She bristled. "Spoiled? You know me better than that!"
     "Do I?" he murmured. His gaze met hers, held it. Then he turned away to remove the horse's saddle.
     Her cheeks heated again. "I will go back to the house and prepare you something to eat," she said stiffly. "Tomorrow I will find another place to stay."
     He set the saddle down. "Why would you do that?"
     "We cannot stay here together, and alone!"
     "I will not toss you out. It is your house now. My mother left it to you. She thought—I was gone." He began to brush the horse's back. "I will sleep in the smithy, as it was once mine, and no one is using it now."
     "Will you take up blacksmithing again? And sword making? We could use both here."
     "I do not think I will stay long."
     Disappointment plummeted through her. Wanting to know more of his plans, she waited, but he only tended to the horse. She studied his armor, the good leather harnesses for the horse, the carved and padded wooden saddle, the scabbarded sword and other weapons.
     "That is fine gear for a Highlander," she said. "My cousins said you did well in France. They said you rode with the Maid, the one who tried to save her country. We heard of her even here," she added. "Such a one!"
     "I was one of her guards. There were several of us assigned by the French king to watch her back."
     "You knew her!"
     "So I did."
     "And were you granted rewards for your deeds there?"
     He said nothing, bending to lift one of the horse's back feet to examine the hoof. His hands were knowing, his voice quiet as he murmured to the animal. Eva watched, her thoughts tumbling, but one question burned within her.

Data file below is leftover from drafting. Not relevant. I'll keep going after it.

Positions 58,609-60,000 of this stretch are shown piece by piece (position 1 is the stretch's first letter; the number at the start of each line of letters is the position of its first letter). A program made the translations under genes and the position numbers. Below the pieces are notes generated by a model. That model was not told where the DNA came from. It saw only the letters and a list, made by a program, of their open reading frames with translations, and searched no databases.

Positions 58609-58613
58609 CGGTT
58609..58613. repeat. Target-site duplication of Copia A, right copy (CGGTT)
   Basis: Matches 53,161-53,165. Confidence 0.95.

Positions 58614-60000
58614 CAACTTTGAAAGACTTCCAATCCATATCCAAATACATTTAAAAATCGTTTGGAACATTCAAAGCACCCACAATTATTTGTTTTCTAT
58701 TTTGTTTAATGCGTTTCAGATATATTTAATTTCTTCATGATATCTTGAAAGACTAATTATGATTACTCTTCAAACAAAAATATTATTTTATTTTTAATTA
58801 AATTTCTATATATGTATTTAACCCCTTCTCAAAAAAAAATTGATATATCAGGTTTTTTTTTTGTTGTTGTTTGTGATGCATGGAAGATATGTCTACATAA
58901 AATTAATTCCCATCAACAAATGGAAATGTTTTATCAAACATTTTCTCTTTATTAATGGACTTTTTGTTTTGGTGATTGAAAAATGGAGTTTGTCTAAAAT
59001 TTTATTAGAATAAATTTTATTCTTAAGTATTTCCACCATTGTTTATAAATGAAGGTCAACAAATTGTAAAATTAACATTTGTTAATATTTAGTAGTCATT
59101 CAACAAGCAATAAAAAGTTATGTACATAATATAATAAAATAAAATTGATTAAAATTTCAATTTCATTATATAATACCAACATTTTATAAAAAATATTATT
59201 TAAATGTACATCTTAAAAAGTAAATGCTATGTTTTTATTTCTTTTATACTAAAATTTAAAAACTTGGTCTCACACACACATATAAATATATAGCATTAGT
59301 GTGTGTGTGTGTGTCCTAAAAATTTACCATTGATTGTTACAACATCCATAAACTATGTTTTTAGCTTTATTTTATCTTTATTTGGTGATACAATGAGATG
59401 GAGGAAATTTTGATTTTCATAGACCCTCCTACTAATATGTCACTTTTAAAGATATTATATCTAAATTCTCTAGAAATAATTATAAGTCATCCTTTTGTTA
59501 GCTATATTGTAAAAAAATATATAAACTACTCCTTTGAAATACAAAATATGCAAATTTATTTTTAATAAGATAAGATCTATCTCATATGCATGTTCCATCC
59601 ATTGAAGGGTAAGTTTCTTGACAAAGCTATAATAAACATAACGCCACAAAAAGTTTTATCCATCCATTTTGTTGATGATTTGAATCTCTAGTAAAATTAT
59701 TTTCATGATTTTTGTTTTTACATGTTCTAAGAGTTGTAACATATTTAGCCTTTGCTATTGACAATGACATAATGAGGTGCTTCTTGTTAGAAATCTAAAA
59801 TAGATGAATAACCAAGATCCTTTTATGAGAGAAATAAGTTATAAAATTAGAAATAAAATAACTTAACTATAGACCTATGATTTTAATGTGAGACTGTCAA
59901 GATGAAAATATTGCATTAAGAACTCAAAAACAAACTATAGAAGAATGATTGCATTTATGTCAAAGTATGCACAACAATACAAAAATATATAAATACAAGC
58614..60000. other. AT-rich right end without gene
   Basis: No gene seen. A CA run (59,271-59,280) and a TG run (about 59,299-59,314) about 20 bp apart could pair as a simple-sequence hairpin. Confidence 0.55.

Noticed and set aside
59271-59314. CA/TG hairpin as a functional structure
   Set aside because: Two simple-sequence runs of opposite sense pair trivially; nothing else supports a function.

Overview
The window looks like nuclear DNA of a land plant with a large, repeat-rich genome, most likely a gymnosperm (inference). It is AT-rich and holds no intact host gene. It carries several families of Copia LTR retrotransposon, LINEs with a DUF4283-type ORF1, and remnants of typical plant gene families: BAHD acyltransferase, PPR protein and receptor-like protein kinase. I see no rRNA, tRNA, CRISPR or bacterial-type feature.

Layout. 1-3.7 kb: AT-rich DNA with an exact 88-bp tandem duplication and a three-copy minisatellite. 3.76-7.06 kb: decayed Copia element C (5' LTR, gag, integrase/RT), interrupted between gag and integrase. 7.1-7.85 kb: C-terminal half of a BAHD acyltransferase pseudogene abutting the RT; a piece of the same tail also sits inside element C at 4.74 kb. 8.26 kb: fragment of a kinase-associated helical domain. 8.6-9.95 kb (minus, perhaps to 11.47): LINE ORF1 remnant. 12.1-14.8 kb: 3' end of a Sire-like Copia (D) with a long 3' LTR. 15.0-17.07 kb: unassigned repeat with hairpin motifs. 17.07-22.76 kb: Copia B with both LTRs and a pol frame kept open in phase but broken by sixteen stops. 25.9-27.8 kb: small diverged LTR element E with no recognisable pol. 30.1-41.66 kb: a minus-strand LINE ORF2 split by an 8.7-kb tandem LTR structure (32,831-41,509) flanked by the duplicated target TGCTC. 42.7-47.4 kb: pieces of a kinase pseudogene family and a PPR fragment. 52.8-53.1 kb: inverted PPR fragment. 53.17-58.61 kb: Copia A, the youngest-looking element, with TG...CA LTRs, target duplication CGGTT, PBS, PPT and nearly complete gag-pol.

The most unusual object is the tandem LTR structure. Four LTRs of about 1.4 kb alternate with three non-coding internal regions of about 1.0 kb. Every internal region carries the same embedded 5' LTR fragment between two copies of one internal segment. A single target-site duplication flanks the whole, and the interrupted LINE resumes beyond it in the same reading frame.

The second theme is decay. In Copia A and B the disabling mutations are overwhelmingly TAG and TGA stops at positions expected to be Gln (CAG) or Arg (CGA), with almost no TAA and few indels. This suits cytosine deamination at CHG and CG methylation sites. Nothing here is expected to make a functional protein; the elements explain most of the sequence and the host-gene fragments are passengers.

"Do you have a wife?" Her heart thumped hard.
     "I do not." He did not look up.
     His terseness frustrated her. "Why do you come back here so sudden and covert, armed like a king's man?"
     He straightened. "You were ever a curious girl, with a nimble tongue for talking. I see that has not changed much."
     "Not much," she said testily. "And you were ever given to secrets. I see that has not changed either."
     "No secrets worth telling. I simply came home."
     "I suspect you intend to do more than smithing here." She folded her arms. "I know you."
     "Used to," he said. "I have a letter for Simon," he admitted as he settled a blanket over the horse's back. "From the king."
     "If you are here to arrest him, you will not find my brother easily."
     "I am a messenger. Just that." He glanced up. "Eva, it is late. Tomorrow I will look for your brother. For now, all I want is a bed. And just for tonight, I would like to sleep in the house."
     Her heart bounded, but she looked at him as calmly as she could. "A pallet by the hearthside will have to do."
     "Of course," he said. "Did you think I meant with you?"
     She sucked in a breath sharply. Yearning, loneliness and disappointment swamped her. Lachlann MacKerron was not the tender, loving man she remembered, the one who haunted her dreams. He was cool, snappish, reserved, nearly a stranger. She could not expect anything more from him, after so long.
     But oh, how she wanted more. Instead, she whirled and fled the stable.